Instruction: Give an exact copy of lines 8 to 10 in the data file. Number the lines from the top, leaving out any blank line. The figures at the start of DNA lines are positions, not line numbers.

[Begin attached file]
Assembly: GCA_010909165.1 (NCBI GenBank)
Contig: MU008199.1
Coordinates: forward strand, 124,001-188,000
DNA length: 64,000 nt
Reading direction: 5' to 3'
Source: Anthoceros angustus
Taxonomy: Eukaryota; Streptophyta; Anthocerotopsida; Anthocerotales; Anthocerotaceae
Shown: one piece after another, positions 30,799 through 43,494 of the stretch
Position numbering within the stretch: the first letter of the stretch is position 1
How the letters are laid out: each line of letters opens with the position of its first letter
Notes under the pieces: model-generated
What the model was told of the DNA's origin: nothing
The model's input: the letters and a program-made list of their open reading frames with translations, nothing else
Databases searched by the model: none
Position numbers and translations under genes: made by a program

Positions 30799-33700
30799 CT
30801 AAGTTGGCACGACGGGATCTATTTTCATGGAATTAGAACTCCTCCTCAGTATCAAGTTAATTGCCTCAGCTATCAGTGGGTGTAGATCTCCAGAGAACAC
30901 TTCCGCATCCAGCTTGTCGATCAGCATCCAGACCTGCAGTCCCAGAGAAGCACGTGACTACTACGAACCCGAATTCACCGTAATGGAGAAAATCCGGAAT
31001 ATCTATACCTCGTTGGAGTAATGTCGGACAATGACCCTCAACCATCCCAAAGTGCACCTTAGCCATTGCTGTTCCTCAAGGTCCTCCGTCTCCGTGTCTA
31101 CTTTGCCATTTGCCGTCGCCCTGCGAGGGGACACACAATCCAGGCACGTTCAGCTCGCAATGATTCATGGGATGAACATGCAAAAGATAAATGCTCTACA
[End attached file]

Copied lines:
Shown: one piece after another, positions 30,799 through 43,494 of the stretch
Position numbering within the stretch: the first letter of the stretch is position 1
How the letters are laid out: each line of letters opens with the position of its first letter